Leadership remained largely the same, but the some change amid heated debate at its reorganization meeting Tuesday night.
Scott Kintzing was returned as chair of the board, despite three no votes from newly-installed Republican planning board members Joseph Nahas, committeeman Sam Cianfarini and Mayor Ray Chintall.
Michael McManamy, who was just elected chair of the zoning board, was returned as vice-chair of the planning board without opposition.
Fred Purnell, the senior member on the board, was also re-elected as board secretary, and the lone bit of new blood came at recording secretary, where the board voted for Michelle Hack.
Things got more heated as the board made calls on their professionals, not unlike what was seen at the township committee’s reorganization earlier this month.
From the outset, Cianfarini raised the question of knowing how the proposals for the various professionals were scored; five firms applied for the solicitor’s position, while a dozen applied to be the planning board’s engineer.
“In order to make an educated vote, I think I need to see the scoring on these professionals,” he said.
Though the scoring sheets weren’t available at the meeting, Kintzing noted the proposals had been in for about two months, and his scoring, as well as the scoring by McManamy, had been available.
“As planning board members, that was a public matter–I think you could’ve looked into it if you wanted to,” Kintzing said.
Solicitor John Alice, a donor to the Democratic campaign last fall, was voted back in to his position, though not before Cianfarini nominated Mark Shoemaker of Ward Shoemaker LLC, donors to the Republican campaign, to the post. Cianfarini’s nomination never got a vote, as Alice had more than enough ayes to get him back.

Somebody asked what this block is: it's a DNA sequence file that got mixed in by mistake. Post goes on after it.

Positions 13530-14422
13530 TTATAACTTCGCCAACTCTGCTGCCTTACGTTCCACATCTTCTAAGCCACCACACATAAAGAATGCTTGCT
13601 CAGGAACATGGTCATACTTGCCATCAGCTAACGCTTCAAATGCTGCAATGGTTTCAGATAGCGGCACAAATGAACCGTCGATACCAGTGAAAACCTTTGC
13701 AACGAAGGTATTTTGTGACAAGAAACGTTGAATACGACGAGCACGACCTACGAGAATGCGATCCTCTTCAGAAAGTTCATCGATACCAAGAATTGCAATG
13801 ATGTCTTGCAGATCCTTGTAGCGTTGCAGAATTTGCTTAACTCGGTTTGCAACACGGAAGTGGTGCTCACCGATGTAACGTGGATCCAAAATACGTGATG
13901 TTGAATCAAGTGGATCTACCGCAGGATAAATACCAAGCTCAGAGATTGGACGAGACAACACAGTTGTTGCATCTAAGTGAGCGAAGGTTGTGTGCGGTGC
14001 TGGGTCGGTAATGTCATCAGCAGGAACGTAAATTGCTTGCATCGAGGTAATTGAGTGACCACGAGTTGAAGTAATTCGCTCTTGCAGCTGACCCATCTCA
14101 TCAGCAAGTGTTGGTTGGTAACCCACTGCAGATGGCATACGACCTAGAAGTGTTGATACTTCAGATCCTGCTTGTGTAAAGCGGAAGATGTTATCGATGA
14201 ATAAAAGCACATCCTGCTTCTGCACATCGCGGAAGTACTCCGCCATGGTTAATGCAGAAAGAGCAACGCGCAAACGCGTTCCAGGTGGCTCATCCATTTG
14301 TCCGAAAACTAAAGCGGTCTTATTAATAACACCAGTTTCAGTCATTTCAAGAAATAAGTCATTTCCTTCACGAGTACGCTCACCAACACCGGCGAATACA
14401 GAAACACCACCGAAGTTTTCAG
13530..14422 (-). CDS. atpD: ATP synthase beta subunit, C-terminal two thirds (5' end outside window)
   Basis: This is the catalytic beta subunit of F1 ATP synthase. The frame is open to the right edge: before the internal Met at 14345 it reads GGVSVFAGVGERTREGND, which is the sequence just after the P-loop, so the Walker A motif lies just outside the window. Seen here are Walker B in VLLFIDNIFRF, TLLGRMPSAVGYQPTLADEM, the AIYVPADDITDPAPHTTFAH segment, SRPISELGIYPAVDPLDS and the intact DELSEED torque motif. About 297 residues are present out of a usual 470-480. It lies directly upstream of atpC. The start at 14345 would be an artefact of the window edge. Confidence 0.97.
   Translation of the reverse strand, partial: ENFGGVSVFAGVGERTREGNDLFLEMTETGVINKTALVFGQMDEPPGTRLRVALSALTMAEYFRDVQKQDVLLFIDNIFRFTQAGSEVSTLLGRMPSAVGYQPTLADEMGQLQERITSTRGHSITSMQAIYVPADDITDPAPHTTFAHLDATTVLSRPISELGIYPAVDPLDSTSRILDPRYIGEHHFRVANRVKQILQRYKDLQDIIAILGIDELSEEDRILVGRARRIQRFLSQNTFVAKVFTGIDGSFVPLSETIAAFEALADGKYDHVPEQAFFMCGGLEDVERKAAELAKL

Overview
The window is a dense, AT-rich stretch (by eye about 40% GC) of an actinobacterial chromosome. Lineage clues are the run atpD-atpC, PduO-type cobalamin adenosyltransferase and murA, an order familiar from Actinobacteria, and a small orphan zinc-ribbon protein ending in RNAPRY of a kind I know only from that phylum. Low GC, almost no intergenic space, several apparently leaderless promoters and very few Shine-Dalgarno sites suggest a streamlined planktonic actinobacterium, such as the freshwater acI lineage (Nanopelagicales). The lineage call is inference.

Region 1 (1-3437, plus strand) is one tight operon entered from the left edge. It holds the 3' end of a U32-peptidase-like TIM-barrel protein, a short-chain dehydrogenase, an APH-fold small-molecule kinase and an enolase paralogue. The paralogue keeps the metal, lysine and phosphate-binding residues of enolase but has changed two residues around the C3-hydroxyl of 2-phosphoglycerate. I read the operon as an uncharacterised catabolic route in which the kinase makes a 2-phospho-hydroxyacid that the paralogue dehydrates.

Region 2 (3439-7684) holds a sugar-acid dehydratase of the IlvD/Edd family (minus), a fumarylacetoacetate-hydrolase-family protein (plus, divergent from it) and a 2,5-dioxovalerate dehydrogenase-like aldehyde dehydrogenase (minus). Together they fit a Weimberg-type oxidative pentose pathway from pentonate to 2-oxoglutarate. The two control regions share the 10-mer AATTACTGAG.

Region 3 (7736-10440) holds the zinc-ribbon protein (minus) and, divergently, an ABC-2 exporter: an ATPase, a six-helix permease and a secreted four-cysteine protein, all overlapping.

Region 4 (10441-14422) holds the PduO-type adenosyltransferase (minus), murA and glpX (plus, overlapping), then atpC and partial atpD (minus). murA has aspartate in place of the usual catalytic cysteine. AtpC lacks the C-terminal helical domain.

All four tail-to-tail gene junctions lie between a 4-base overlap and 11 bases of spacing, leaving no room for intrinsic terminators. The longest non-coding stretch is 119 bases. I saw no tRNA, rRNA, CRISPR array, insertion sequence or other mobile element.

There were also a pair of nominations for the planning board engineers, with Cianfarini putting forward Pennoni Associates, a Philadelphia-based firm and a heavy donor to Republican candidates, while Kintzing nominated Federici & Akin, the Sewell-based firm and heavy Democratic donor that has been the board’s engineers for some time.
After a brief debate over concerns on distance–McManamy pointed out some firms who threw in to be engineers were more than an hour from West Deptford–that vote ended up 5-3 in favor of Pennoni Associates.
The longest debate came over the inspection engineer’s position, which Kintzing noted has historically been the same as the township engineer–but in this case, there were no proposals for the position, raising red flags for some board members.
“I don’t know how we can do a responsible vote on this without an RFP,” Cianfarini said.
Despite that statement, after a few minutes of debate over what their options were, Cianfarini nominated Alaimo Group, the township’s new engineers, which was countered by Kintzing’s nomination of Federici & Akin.
The board deadlocked on both votes, which eventually led to the board compromising, putting Stan Bitgood of Federici & Akin on a temporary appointment, while they put the position back out to bid.
The board also brought back Remington & Vernick and Jay Petrongolo as the board’s planners.
Despite the disagreement and debates, in his closing remarks, Kintzing said he thinks the board will continue to do the right things for West Deptford.
“I hear horror stories about other townships, but I’ve always heard high praise for our planning board,” he said, adding that at least part of that comes from having the right set of priorities in mind.
“Our members have always put the residents of the township first,” Kintzing said.
And after 2011 saw at least four meetings get canceled for lack of business, and only a half-dozen new applications get heard all year, Kintzing said he hopes the board will be busier in 2012.
“I hope we have more applications this year–it’s a tough economy out there,” he said.